My rating: 3 of 5 stars
This book really snagged me right from the beginning because I love historical fiction and I love books set in insane asylums, a win win!
Accused of being insane by her husband, Iris Dunleavy is put on trial, judged to be mad and sent off to an asylum on Sanibel Island in Florida. Set during the Civil War, the story unfolds through the eyes of Iris, as we follow her journey by train and boat to this remote location.
Iris is an attractive woman, a lady, not the usual type of person that is committed to such a place and she isn’t insane. Her only crime is not being a compliant wife for her plantation owning husband. She abhors slavery, and the cruelty and violence that her husband inflicts on his own slaves. Her husband hopes that she can be ‘cured’ at the asylum and come back to him a more malleable wife.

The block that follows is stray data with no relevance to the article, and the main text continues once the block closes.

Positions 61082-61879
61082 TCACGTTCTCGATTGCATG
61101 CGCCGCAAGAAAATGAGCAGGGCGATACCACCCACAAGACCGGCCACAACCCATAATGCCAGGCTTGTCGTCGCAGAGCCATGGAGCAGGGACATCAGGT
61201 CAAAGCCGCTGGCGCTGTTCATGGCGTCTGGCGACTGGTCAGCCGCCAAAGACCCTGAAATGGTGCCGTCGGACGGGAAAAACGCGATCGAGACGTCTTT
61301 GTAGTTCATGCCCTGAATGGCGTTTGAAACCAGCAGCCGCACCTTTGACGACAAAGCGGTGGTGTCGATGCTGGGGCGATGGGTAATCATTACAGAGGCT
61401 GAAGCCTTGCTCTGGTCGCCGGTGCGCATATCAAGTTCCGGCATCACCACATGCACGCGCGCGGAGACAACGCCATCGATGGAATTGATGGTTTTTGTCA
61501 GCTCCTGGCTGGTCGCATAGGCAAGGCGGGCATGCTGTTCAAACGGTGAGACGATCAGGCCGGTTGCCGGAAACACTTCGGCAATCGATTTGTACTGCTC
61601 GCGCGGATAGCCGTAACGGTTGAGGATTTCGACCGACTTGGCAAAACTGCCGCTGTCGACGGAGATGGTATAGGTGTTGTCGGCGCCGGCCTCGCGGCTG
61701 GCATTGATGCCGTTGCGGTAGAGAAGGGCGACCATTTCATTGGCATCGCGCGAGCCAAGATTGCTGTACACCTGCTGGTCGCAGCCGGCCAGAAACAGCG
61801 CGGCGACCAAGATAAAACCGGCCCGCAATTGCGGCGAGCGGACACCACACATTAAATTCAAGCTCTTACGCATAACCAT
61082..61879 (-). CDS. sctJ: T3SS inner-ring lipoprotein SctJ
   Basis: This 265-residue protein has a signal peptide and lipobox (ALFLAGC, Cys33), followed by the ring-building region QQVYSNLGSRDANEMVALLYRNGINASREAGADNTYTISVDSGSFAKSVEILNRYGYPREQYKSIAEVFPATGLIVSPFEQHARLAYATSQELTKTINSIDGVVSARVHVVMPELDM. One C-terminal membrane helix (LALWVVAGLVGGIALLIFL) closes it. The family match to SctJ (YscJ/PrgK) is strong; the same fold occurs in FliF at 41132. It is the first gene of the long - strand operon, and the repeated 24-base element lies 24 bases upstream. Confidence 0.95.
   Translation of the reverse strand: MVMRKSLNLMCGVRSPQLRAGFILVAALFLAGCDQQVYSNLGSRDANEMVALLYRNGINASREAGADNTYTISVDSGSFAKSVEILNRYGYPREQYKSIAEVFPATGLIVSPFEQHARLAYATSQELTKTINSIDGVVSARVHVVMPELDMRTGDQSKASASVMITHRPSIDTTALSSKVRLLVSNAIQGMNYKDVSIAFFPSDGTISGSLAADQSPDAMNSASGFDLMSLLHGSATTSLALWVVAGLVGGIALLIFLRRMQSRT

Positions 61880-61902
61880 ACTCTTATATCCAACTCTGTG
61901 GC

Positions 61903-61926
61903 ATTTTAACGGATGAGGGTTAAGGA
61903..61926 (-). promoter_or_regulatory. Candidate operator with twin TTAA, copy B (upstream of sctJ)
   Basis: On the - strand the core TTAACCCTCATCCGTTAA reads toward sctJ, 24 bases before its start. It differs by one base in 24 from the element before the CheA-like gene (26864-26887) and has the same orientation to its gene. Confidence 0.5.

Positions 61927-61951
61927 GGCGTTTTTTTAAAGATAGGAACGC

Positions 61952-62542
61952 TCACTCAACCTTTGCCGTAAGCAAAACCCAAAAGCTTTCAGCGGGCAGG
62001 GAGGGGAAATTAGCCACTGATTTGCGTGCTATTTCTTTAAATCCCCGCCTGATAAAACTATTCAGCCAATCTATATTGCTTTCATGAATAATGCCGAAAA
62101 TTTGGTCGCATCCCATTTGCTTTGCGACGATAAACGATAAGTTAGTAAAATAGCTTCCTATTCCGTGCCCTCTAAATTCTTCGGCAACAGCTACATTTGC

At the beginning I thought the theme of this book would center around the lack of rights that women held during this time period (or for many years afterwards for that matter). After all we have Iris’s husband easily getting her sent away for displeasing him and we have the doctor at the asylum thinking that women who speak their minds or get emotional suffer from hysteria and need to be administered a cure.
But somewhere along the line the writing and the story seemed to get a little watered down and lose some of its power. It was still a good book, but I felt like the last half of the story didn’t live up to its beginnings.